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The Pamphlet Collection of Sir Robert Stout: Volume 49

Agreements and Disagreements

Agreements and Disagreements.

Catholics and Secularists agree on some points, and differ on others.

They agree that education is an important factor in the making of an intelligent citizen, and is therefore very de page 38 sirable. They do not agree in the character of the education necessary to make this good citizen. The Catholic points to his personal sacrifices in time, labor, and money, to secure for his children education in the sense in which he understands it. The Secularist bids us look at what the State has done for him. He cannot demonstrate the earnestness and sincerity of his convictions and preaching by what he has done. He pays, it is true, his share of public taxes. So does the Catholic. The Secularist insists that there shall be State schools after his plan, according to his convictions, paid for by taxation from which no one shall be exempt, while all shall be obliged to drink at his well of knowledge, such as it is. A Catholic argues that the Secularist's notion of education was never strong, never attained to the power of a principle, or he would have withdrawn his children from schools in which they were taught what he might be pleased to call the superstitions of Evangelicalism. As between the two, on the head of personal sacrifices in furtherance of the cause of education, the Catholic has an advantage over the Secularist in demonstrating the courage of his convictions.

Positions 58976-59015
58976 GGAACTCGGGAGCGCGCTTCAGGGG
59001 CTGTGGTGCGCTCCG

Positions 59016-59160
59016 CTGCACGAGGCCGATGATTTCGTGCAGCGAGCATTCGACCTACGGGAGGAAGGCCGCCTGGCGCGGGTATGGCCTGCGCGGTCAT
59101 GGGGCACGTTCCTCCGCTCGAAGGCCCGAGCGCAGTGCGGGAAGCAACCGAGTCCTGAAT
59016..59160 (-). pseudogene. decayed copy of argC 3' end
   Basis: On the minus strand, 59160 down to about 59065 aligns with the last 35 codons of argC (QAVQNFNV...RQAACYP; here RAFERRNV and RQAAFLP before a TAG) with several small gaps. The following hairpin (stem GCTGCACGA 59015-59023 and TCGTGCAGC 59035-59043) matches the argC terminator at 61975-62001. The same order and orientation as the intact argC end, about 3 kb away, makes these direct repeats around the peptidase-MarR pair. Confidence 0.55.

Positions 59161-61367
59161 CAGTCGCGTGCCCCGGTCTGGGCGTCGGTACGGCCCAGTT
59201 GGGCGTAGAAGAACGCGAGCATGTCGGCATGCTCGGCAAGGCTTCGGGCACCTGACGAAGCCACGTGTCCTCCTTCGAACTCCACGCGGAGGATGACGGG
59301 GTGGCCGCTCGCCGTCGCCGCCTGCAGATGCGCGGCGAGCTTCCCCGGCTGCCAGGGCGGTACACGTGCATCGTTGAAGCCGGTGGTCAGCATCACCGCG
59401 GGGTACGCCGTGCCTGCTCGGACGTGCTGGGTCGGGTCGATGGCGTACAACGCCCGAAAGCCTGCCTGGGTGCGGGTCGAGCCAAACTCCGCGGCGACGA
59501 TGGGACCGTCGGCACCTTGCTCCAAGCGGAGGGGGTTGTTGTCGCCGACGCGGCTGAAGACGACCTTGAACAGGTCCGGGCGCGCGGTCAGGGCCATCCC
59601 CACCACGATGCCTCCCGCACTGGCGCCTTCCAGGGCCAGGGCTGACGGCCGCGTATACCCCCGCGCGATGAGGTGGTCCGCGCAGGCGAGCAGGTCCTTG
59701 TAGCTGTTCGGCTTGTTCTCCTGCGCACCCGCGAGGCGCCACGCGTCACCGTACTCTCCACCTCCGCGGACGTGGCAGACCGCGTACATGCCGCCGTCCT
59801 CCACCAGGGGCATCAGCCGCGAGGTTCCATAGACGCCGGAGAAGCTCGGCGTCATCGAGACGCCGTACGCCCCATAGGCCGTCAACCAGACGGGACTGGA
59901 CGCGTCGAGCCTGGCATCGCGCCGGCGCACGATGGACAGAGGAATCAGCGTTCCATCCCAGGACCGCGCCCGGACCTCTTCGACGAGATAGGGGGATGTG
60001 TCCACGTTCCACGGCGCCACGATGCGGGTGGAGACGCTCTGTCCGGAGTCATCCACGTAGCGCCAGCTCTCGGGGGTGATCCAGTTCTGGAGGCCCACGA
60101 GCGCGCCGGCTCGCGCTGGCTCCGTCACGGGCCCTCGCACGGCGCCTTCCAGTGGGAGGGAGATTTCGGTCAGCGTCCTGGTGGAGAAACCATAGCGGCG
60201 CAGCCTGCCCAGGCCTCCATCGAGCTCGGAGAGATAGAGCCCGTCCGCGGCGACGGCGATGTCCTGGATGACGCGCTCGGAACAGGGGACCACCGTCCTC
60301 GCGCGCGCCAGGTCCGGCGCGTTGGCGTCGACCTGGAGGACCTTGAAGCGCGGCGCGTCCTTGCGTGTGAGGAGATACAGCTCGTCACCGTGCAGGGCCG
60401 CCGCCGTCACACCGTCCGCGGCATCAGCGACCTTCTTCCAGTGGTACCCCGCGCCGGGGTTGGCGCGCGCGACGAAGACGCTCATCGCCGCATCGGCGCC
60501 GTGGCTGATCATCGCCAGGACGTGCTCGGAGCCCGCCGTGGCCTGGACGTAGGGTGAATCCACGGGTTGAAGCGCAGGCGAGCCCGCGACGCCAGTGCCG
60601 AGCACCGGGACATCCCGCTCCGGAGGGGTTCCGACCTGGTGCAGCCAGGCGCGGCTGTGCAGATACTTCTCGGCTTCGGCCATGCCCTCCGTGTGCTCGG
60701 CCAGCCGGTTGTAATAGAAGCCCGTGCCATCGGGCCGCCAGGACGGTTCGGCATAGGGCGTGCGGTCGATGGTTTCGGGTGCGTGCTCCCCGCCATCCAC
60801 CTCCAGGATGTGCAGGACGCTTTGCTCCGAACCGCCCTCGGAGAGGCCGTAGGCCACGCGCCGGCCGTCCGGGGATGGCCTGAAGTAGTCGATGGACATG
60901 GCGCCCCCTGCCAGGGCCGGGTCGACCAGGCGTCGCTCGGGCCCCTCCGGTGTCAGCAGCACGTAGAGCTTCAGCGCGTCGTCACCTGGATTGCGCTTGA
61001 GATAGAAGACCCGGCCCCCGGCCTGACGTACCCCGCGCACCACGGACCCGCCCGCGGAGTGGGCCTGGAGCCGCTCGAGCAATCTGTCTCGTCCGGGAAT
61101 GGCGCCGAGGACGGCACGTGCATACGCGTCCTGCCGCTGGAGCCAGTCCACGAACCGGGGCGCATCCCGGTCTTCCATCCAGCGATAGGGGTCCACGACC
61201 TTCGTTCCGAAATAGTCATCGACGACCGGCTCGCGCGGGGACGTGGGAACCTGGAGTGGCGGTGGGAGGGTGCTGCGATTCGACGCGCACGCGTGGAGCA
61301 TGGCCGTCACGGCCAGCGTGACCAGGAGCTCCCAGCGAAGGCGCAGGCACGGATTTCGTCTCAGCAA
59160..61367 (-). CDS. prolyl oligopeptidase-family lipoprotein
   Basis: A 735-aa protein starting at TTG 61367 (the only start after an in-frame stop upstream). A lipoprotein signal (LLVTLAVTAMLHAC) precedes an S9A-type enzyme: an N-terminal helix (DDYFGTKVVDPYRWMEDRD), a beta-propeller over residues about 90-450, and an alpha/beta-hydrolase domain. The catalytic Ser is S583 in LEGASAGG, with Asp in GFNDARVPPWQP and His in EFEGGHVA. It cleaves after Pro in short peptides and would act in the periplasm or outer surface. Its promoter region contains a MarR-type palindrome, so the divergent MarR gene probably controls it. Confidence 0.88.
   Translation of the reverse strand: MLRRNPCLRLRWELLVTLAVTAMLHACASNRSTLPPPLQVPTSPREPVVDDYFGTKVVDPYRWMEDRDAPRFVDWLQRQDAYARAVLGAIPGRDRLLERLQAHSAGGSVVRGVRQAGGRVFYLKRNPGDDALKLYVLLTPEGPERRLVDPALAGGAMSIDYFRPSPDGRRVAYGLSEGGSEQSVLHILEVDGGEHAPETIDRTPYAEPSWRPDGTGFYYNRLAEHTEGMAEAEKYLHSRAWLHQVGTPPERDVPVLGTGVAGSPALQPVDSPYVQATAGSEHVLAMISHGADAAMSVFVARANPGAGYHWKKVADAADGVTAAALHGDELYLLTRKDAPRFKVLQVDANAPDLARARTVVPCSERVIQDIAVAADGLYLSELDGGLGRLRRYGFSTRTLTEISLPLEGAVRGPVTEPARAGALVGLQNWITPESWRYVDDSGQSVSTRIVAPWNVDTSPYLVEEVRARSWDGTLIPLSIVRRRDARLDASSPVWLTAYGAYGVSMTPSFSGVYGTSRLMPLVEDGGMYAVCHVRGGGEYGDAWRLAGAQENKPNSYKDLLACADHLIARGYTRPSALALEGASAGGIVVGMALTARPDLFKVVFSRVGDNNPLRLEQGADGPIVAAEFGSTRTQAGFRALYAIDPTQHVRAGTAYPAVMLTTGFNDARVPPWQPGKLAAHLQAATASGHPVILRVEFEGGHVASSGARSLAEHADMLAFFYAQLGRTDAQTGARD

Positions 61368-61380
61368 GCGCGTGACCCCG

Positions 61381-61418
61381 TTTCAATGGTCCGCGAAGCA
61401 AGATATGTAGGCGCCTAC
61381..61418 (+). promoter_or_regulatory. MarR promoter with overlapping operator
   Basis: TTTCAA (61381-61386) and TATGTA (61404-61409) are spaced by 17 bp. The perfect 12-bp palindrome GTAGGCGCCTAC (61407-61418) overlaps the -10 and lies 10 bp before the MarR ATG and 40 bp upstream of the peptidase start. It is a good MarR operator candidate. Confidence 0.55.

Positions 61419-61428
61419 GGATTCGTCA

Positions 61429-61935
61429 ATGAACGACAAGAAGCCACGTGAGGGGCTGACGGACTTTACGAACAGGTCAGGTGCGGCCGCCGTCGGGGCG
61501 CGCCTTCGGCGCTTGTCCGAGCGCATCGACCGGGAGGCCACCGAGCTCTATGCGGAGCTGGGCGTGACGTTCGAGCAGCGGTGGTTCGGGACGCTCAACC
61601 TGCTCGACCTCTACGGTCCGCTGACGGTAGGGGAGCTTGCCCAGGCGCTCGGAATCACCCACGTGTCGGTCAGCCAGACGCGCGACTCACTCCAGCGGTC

Both agree that instruction in morals in some form is essential for the right education of youth. They differ in their understanding of what is meant by morals, and as to the authority by which such teaching should be inculcated. The Secularist rises no higher in his conception of morals than the temporal well-being of the child, and "the doing of acts conducive to general enjoyment." Rev. A. D. Mayo, Unitarian minister, calls this policy "a materialistic naturalism and a philosophical fatalism."